Reading to Toddlers Has a Happy Ending

HYANNIS – Reading aloud to young children has a long-term payoff, resulting in fewer attention problems and fewer disruptive behaviors, such as hyperactivity and aggression, according to a new study.

Published recently in Pediatrics, the study done by researchers at New York University School of Medicine confirmed what one local pediatrician has long believed.

“Early exposure to books and reading sets the stage for better attention in later years,” said Sharon Daley, MD, of Seaside Pediatrics in West Yarmouth.

Parents participating in the study received books and toys from their pediatricians and met briefly with a parenting coach. The children were followed until age 3, and those who received the intervention were far less likely to be aggressive or hyperactive than children in a control group. And when the children were re-evaluated 18 months later, closer to the age when they would enter school, the positive effects remained.

“The take-home message is that parents need to read to their children from a very early age and spend time with them,” said Dr. Daley. “I like to say to parents, ‘It’s all about the relationship with your child.’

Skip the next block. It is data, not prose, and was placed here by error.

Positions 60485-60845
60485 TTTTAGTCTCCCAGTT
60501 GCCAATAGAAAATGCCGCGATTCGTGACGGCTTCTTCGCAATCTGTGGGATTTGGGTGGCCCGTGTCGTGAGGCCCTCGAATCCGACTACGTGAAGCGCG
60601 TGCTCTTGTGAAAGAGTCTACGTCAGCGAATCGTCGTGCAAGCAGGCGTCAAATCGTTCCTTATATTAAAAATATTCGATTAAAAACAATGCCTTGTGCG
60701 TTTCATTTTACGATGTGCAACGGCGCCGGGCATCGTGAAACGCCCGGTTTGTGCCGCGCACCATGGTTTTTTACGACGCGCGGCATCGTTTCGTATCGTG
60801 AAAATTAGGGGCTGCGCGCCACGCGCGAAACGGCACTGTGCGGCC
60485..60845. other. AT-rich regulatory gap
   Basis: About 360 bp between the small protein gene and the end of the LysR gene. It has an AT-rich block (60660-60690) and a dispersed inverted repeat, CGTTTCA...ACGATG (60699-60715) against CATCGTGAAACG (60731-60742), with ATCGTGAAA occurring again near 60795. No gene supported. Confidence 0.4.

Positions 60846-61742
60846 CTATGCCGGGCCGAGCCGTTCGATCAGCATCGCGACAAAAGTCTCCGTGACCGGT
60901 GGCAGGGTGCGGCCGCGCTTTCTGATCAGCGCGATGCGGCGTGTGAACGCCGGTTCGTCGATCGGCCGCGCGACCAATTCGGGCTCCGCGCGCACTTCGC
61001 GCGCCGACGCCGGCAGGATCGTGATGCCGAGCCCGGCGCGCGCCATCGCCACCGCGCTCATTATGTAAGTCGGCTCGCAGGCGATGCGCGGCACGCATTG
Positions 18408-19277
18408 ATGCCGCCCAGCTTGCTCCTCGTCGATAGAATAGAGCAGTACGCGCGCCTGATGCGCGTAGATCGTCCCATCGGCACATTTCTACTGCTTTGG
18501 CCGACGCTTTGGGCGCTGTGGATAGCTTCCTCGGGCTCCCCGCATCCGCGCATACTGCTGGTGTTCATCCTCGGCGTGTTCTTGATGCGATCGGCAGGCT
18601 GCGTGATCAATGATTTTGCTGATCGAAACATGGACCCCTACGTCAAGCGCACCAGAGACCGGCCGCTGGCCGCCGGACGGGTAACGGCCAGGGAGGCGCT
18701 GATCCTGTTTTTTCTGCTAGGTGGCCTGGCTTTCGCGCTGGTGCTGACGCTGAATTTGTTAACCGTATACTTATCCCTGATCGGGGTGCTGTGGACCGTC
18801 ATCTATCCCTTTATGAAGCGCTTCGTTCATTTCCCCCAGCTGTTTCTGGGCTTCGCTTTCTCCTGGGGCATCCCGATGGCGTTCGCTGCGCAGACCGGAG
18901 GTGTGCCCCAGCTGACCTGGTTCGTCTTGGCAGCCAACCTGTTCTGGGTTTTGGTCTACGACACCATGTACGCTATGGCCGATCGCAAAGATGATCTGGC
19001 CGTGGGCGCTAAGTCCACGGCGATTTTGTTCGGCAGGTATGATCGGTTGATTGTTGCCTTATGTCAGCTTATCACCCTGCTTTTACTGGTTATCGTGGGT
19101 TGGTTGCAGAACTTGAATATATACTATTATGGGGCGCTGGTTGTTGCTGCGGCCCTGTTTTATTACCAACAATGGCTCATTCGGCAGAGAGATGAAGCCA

“When people come in complaining that their kids don’t pay attention, they don’t always realize that paying attention is a learned attribute. If you teach babies and young children right from the beginning, ‘This is quiet time,’ on a parent’s lap or reading a story together and they’re interacting, that’s setting the stage for later success with school and academics.”

Seaside Pediatrics is part of the nationwide Reach Out and Read program. The practice gives away about 20 age-appropriate books a day and has given away thousands of books since 2007.

“We start when the child is six months old, and we show the parents how to look at a book with a child, how to talk about the pictures, how to share the story,” said Dr. Daley. “If the baby puts the book in her mouth, that’s OK because she’s learning about textures as well. By the time the child is in kindergarten, they actually have a little library of books of their own that came from here.”

Dr. Daley and her colleagues encourage parents to read aloud to their children every day.

“You can incorporate story time into the bedtime routine, and it’s a nice way to get kids to settle down for the evening,” she said. “It’s a good time for parents to spend some time with their kids. Sometimes parents are working and someone else is putting the child to bed, but older siblings or other relatives can help out.”

Reading to children has a number of long-term benefits, she said.

“I tell parents when a child likes to read, they’ll never be bored,” she said. “They don’t need to depend on electronics for entertainment or whether a friend can come for a play date. If they can cultivate a love of reading, that’s a lifetime skill that will carry them a long way.”

By BILL O’NEILL, Cape Cod Health News

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